The US’ Overseas Military Base Strategy
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The US’ Overseas Military Base Strategy


This video was made possible by Brilliant. Learn complex topics simply with Brilliant
for 20% off by being one of the first 200 to sign up at brilliant.org/Wendover. If you ask the US military how many bases
they have overseas, you won’t really get an answer. They don’t make it all too hard to find
out about the larger ones—Ramstein Air Base in Germany, Thule Air Base in Greenland, Camp
Hansen in Japan. These all show up on the closest thing to
an official catalogue of the US military’s real estate there is—the annual Department
of Defence Base Structure Report. According to this document the American military
has some 514 sites outside of its borders, but, there are some noticeable omissions to
this list. For example, the US has a rather secretive
drone base in central Niger, however, according to this list, it doesn’t exist. The US has more than ten sites in Syria, however,
according to this list, they don’t exist. The US has a satellite surveillance facility
in Australia’s Northern Territory so well known, in fact, that it has a whole fictional
TV show based on it, but, according to this list, it doesn’t exist. In fact, according to this list, there are
just four defense department installations in Africa—a base in Djibouti, a joint British-American
base on Ascension Island, an NSA site in Kenya, and a Naval Medical Research facility in Egypt. Of course, if you dig a little deeper into
the vast archive of unclassified military documents, you find this—a slide from a
presentation clearly showing 34 US military sites in Africa. With omissions such as these, one can assume
that that total 514 number is far from the real count of how many facilities the US military
maintains abroad. Part of this could be attributed to the fact
that it’s sometimes tough to define what a military base is. Again looking at the African continent, the
only site that looks like what most would traditionally think of as an overseas military
base is Camp Lemonnier in Djibouti. It is the only permanent, exclusive US military
site, at least according to their own definition, on the continent, hosts about 4,000 members
of the US military at a time, and is the primary base of operations for the US Africa Command. You see, the US military splits the world
into six regions each with their own infrastructure of bases. Each has a hierarchy of sites. The highest, in the case of Africa Command,
are those permanent, full-blown bases—the one in Djibouti and the one on Ascension Island. One step below that are what are called Cooperative
Security Locations. These are, according to the US military’s
definition, “host-nation [facilities] with little or no permanent U.S. personnel presence,
which may contain pre-positioned equipment and/or logistical arrangements and serve both
for security cooperation activities and contingency access.” CSL’s are useful to the US military because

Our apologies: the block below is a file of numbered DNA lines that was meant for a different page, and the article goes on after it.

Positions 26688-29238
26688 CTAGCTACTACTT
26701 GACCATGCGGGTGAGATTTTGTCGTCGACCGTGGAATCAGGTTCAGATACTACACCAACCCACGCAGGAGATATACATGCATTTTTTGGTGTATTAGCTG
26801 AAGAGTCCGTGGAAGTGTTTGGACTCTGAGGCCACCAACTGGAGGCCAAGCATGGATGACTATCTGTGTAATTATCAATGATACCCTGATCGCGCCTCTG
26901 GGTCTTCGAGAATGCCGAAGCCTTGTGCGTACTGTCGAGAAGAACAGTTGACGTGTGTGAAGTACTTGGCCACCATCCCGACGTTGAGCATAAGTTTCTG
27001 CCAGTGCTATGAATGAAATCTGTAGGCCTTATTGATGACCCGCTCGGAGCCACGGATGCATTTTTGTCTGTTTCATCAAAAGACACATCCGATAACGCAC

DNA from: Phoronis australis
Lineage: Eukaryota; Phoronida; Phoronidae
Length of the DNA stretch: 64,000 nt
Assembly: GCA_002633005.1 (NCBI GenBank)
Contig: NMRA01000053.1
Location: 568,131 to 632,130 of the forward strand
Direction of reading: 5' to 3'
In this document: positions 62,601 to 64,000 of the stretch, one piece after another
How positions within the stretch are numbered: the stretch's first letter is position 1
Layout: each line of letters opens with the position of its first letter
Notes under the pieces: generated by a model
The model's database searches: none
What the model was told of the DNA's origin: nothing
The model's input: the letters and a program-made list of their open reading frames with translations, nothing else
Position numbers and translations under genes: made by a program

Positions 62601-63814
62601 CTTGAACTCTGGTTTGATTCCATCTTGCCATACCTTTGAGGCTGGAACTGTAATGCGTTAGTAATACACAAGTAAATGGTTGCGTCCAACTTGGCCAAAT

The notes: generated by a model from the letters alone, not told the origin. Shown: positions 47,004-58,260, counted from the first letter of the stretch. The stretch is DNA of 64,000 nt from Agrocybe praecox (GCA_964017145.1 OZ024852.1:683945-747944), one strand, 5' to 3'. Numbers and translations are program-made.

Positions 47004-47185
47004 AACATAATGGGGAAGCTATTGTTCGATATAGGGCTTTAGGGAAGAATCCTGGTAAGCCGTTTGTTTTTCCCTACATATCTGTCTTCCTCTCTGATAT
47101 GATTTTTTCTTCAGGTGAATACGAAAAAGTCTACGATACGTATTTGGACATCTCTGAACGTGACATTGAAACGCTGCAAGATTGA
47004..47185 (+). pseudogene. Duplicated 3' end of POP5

they are much less flashy and less permanent—they don’t require the same kind of political
capital as to set up as a full-size base like the one in Djibouti. Bases are often unpopular and receive press
scrutiny, both in the US and the host country, so small, few-hundred person CSL’s have
the advantage of being able to be set up with, essentially, no publicity. You can think of them as smaller versions
of the kind of bases you find in Djibouti or Ascension island which can, rather quickly,
become bigger bases should the need arise. The remaining twenty known sites on the continent
are what are called contingency locations. Now, this terminology can be used for a lot
of different types of facilities, but, in essence, what it means is that these are temporary
sites established as part of ongoing missions. For example, the contingency location in Garoua,
Cameroon was set up for the Americans to provide logistics and intelligence support in the
Cameroonian’s fight against Boko Haram. What that actually means, though, when you
break through the military’s PR language, is that this is a drone base. Unlike other American drone bases, it’s
relatively easy to find info about the one in Garoua perhaps because it’s primarily
home to surveillance drones, rather than strike drones. For other contingency locations, though, it
is much less clear what exactly their purposes are and for some, they aren’t even publicly
acknowledged. For many, the US military just has small agreements
with foreign governments and the general public gets very little info at all. So, the final, real answer for how many US
bases there are abroad is that we don’t know. If you define every military installation
as a base, compiling all publicly available information, one set of research reached a
number of 800. Of course, the real number could be something
far different from that but as the general public, there’s just no real way to know. But the next question that arises about the
US’ overseas presence is why? In the era of nuclear weapons that can obliterate
any city on earth in an hour, aircraft carriers sailing worldwide with more aircraft than
some country’s air forces, and airplanes that could land troops in any country on earth
in a day, why does the US bother spending so much money maintaining bases in allied
countries during peacetime? The primary reason has to do with a military
concept known as the loss of strength gradient. This concept essentially theorizes that, the
further a conflict is away from a military’s home country, the less military power that
nation is able to bring to the fight. This is largely because it is, of course,